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The Daily Dispatch: April 29, 1861., [Electronic resource] 10 0 Browse Search
The Daily Dispatch: January 25, 1862., [Electronic resource] 8 0 Browse Search
The Daily Dispatch: December 18, 1861., [Electronic resource] 8 0 Browse Search
George P. Rowell and Company's American Newspaper Directory, containing accurate lists of all the newspapers and periodicals published in the United States and territories, and the dominion of Canada, and British Colonies of North America., together with a description of the towns and cities in which they are published. (ed. George P. Rowell and company) 8 0 Browse Search
The Daily Dispatch: may 28, 1861., [Electronic resource] 8 0 Browse Search
Thomas Wentworth Higginson, Massachusetts in the Army and Navy during the war of 1861-1865, vol. 1, Mass. officers and men who died. 8 0 Browse Search
Admiral David D. Porter, The Naval History of the Civil War. 7 3 Browse Search
The Daily Dispatch: November 5, 1864., [Electronic resource] 7 1 Browse Search
Benjamin Cutter, William R. Cutter, History of the town of Arlington, Massachusetts, ormerly the second precinct in Cambridge, or District of Menotomy, afterward the town of West Cambridge. 1635-1879 with a genealogical register of the inhabitants of the precinct. 6 0 Browse Search
Waitt, Ernest Linden, History of the Nineteenth regiment, Massachusetts volunteer infantry , 1861-1865 6 0 Browse Search
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Browsing named entities in The Daily Dispatch: April 29, 1861., [Electronic resource]. You can also browse the collection for Charles Smith or search for Charles Smith in all documents.

Your search returned 5 results in 3 document sections:

lly enable our sister city to give another welcome to the New York Seventh Regiment, or to any other friends who may challenge their respects. The shot, shell and other ammunition which were thrown into the river by the vandal hordes before their flight, are also being raised in large quantities. And it is gratifying to learn that — contrary to our first impressions and belief — in their haste and fright they actually left several hundred guns in a remote part of the Yard unsplit. Smith. The Smyth Blues (a splendid company, now in Richmond,) received their call "to arms" with great joy; and were ready to start early the next morning. The Marion Visitor says: Some time before the special train was due at our depot they took up their line of march for that place, attended by a large concourse of our citizens, eager to testify their love and admiration for that gallant little band, who had bravely taken their lives in their hands and were willing to spend and be spe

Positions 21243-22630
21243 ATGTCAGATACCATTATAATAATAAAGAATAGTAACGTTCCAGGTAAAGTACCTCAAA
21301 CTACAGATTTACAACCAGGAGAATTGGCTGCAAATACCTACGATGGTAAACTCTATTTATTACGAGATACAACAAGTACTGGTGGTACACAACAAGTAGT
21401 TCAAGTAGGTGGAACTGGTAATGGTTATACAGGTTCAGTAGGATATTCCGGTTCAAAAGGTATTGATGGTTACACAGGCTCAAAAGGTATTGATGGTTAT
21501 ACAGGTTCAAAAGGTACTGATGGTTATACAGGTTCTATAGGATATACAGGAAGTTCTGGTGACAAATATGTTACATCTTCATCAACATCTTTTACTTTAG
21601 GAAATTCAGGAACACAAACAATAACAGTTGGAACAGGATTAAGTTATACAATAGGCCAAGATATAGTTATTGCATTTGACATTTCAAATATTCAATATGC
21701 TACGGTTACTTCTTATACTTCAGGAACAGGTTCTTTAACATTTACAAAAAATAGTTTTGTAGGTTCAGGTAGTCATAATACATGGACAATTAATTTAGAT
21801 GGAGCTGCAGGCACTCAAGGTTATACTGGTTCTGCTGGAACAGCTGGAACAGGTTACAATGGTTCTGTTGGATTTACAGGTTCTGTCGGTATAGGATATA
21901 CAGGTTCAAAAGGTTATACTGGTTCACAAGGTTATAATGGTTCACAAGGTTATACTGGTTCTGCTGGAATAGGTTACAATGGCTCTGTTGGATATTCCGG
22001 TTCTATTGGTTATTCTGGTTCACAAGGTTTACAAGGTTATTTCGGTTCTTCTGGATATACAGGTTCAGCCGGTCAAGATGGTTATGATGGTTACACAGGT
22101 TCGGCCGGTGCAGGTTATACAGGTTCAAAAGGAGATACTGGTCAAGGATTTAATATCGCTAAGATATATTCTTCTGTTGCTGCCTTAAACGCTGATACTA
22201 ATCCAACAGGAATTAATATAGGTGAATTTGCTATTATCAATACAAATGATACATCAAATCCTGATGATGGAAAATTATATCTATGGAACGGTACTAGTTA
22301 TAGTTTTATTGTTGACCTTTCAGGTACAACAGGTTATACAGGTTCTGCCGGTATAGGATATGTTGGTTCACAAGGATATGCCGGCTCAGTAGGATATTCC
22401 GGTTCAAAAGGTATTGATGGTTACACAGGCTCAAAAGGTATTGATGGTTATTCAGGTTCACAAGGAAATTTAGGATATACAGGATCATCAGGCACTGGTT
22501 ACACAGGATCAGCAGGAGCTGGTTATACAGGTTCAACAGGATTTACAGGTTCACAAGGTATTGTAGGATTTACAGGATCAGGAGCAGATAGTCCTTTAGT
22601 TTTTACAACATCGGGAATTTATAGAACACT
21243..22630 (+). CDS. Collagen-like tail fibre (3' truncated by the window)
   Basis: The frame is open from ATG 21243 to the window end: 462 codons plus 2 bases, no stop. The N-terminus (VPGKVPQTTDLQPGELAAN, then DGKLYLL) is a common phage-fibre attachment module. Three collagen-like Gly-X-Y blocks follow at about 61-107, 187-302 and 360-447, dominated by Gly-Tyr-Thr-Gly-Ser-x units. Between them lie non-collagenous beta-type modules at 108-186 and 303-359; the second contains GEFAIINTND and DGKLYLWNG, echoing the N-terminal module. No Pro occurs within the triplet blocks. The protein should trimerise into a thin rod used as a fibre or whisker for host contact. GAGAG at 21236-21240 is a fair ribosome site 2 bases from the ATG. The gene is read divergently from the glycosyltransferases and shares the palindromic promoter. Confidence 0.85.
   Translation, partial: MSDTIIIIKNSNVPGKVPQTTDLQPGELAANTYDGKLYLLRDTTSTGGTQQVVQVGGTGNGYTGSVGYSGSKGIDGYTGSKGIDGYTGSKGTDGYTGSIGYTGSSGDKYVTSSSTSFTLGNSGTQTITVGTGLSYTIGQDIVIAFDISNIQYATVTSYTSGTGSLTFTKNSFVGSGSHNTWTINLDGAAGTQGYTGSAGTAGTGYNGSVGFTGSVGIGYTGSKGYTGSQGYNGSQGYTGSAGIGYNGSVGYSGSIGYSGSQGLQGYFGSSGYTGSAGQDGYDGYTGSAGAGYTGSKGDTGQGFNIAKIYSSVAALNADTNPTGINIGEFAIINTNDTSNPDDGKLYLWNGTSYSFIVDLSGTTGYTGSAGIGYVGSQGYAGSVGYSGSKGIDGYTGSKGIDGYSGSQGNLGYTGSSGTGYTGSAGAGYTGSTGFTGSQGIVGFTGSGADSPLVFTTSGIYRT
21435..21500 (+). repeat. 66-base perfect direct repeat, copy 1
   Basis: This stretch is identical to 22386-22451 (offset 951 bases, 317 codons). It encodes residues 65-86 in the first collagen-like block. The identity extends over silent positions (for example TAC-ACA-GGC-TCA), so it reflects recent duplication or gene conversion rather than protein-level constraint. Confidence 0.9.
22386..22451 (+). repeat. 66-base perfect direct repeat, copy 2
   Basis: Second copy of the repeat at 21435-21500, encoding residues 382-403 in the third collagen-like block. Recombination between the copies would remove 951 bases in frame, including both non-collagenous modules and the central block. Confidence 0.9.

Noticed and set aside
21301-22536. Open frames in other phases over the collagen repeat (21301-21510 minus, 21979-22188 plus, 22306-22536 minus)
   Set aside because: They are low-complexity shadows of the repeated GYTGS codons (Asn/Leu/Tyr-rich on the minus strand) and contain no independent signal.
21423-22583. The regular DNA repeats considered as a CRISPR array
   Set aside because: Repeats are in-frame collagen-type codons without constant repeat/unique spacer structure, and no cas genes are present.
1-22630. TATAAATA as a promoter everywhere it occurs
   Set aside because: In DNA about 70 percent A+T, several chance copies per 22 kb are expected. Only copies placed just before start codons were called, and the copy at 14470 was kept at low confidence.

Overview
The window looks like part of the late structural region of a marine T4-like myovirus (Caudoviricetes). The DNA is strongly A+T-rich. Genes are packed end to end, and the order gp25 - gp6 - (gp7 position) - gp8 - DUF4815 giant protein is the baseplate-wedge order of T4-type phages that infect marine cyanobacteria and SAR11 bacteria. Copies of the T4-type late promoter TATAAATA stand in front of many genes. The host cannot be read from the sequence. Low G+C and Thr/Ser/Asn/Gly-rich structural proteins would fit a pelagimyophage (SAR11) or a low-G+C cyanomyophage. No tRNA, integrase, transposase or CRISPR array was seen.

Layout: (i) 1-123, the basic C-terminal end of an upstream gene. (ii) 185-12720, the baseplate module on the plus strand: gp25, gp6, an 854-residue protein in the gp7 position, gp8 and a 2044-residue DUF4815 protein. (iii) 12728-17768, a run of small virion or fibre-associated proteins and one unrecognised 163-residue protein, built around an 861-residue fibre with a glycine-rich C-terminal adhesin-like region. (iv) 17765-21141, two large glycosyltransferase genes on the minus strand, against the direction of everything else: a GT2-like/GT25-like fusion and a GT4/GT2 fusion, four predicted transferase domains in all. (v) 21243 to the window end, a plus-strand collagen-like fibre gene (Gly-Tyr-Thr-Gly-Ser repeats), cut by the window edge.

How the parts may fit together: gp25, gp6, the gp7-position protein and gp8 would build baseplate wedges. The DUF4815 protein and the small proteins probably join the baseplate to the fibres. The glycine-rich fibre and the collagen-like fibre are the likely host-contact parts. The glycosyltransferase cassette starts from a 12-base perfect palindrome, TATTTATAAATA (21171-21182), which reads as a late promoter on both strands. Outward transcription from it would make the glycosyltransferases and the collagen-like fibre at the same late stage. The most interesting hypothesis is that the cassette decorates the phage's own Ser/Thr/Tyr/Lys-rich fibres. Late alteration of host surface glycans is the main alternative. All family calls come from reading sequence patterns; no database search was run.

he completion of uniforms to be mustered into service; and when they shall have been mustered in, the Regiment will then be composed of ten companies, numbering in the aggregate about 670 men. We have also in barracks four large, efficient, and I may add thoroughly well drilled companies of infantry from Georgia, who arrived here a few nights back, officered by the first men of the State, and the soldiers are the very flower of the South. They are the Macon Volunteers, commanded by Captain Smith, a very eminent lawyer of Macon, who has laid aside a practice of $8,000 or $10,000 to respond to the call of his country; Floyd Rifles, Capt. Thomas Hardaman, member of the last Congress of the United States; City Light Guards, of Columbus, Captain P. H. Colquitt, son of the Ex-Senator, and a gentleman of high legal attainments; and the Spalding Greys, of Spalding county, Captain L. T. Doyal, a jurist of considerable note. By the way, it seems the papers regard all this section of
Forgery. --Charles Smith, a prisoner in the city Jail, who was sent on for examination in several cases of forgery, was before the Mayor on Saturday, to answer three new charges — forging the name of P. Theo. Moore & Co. to checks in three instances. The cases were continued. A complaint was entered against Smith, for forgiw charges — forging the name of P. Theo. Moore & Co. to checks in three instances. The cases were continued. A complaint was entered against Smith, for forging the name of James R. Crenshaw to a check for $37.50. The case was continued. Smith seems an ingenious youth in the forging business. He will doubtless have his reward. w charges — forging the name of P. Theo. Moore & Co. to checks in three instances. The cases were continued. A complaint was entered against Smith, for forging the name of James R. Crenshaw to a check for $37.50. The case was continued. Smith seems an ingenious youth in the forging business. He will doubtless have his rew